The fact that not all numbers can be written as fractions might be surprising when you first come across it. We hope, however, that your reaction is not quite as rash as that of a particular group of ancient Greeks. The Pythagoreans were a secret brotherhood named after their founder, the famous Pythagoras of Samos (around 570BC–495BC). The Pythagorean code of ethics pervaded all parts of life, including diet: Pythagoreans had to be vegetarians and they were not allowed to eat beans. The practice of mathematics was regarded as a pillar of morally sound behaviour. Indeed the very word “mathematics”, which translates as “that which is learned”, has been attributed to Pythagoras.

The Pythagoreans were fond of numbers, whole numbers to be precise. They believed that everything in the Universe could be expressed in terms of whole numbers and the ratios between them, the fractions. It was one unfortunate Pythagorean, Hippasus of Metapontum, who discovered that this is not the case. In fact, even the simplest of geometrical objects, the length of the diagonal of a square of side length \(1\), is an irrational number, namely \(\sqrt{2}\).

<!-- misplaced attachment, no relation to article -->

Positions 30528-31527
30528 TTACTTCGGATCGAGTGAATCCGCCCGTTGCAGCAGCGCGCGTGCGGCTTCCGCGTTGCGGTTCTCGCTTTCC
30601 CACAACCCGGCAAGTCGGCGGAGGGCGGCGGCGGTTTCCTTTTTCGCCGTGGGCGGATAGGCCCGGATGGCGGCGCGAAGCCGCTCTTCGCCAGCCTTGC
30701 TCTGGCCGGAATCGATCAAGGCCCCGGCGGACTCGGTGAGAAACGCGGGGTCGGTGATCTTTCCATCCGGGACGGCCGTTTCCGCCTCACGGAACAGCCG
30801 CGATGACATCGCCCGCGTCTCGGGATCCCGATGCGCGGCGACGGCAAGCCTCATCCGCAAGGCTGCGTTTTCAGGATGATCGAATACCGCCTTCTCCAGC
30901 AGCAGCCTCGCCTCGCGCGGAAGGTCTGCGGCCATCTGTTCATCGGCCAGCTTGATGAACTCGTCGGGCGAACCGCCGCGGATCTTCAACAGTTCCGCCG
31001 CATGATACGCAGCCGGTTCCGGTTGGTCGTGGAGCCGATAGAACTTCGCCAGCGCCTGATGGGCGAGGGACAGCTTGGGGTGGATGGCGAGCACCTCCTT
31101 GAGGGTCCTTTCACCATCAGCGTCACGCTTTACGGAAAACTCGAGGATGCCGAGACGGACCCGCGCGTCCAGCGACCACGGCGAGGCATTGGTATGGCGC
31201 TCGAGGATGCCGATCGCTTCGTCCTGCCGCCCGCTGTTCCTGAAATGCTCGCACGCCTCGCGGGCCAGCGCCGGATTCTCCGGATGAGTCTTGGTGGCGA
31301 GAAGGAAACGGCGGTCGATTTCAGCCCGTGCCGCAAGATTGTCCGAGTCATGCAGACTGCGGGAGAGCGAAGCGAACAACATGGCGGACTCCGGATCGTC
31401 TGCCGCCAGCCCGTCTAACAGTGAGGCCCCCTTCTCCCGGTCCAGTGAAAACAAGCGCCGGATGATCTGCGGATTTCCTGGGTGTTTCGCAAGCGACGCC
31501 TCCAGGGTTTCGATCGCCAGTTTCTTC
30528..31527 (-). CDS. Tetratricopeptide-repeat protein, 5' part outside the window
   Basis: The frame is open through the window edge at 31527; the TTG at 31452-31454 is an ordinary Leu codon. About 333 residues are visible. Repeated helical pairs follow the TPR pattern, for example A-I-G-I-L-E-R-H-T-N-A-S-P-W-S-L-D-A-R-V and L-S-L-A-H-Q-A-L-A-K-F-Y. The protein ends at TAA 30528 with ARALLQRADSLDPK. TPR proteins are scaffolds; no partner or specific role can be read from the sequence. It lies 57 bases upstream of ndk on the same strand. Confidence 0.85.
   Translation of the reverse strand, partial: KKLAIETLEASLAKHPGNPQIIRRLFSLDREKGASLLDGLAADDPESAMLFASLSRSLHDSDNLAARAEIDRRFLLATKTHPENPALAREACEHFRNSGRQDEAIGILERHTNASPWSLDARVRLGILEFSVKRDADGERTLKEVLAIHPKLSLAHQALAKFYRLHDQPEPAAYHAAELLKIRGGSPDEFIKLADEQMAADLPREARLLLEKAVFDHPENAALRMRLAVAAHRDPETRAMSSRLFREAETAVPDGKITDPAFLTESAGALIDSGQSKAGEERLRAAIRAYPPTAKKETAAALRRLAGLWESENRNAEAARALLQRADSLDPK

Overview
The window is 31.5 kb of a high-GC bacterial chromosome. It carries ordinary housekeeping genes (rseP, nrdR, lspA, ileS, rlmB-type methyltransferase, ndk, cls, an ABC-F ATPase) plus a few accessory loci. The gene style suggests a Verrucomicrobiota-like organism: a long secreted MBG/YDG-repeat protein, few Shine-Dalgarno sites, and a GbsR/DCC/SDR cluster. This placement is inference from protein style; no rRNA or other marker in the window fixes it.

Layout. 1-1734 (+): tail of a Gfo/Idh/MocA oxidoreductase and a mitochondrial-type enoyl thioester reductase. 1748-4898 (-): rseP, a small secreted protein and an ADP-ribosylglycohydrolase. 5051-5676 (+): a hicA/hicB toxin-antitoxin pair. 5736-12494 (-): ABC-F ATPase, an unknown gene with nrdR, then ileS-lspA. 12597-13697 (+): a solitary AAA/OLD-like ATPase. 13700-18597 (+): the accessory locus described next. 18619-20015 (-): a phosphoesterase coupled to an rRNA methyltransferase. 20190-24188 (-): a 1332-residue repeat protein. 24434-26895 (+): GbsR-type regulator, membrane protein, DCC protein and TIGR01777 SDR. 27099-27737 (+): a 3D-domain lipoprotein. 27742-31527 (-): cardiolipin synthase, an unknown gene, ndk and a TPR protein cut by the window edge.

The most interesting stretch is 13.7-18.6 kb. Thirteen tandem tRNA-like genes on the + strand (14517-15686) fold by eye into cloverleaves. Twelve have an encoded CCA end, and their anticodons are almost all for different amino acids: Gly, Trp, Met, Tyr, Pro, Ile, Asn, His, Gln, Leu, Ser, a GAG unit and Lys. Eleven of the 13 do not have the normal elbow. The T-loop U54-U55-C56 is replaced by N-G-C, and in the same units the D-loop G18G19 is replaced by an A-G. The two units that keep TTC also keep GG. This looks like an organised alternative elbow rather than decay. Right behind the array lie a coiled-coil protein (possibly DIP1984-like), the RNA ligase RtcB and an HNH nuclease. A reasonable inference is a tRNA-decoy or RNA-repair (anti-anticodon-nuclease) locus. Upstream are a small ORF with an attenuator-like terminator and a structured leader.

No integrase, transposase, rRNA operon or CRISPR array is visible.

Historical evidence is conflicting, but it seems that the Pythagoreans punished Hippasus severely for his discovery. According to some sources he was expelled from the cult and had a tombstone erected for him, as if he was dead. According to others, he was sent to his certain death at sea, on a shipwreck. There haven’t been many people in history who died for mathematics.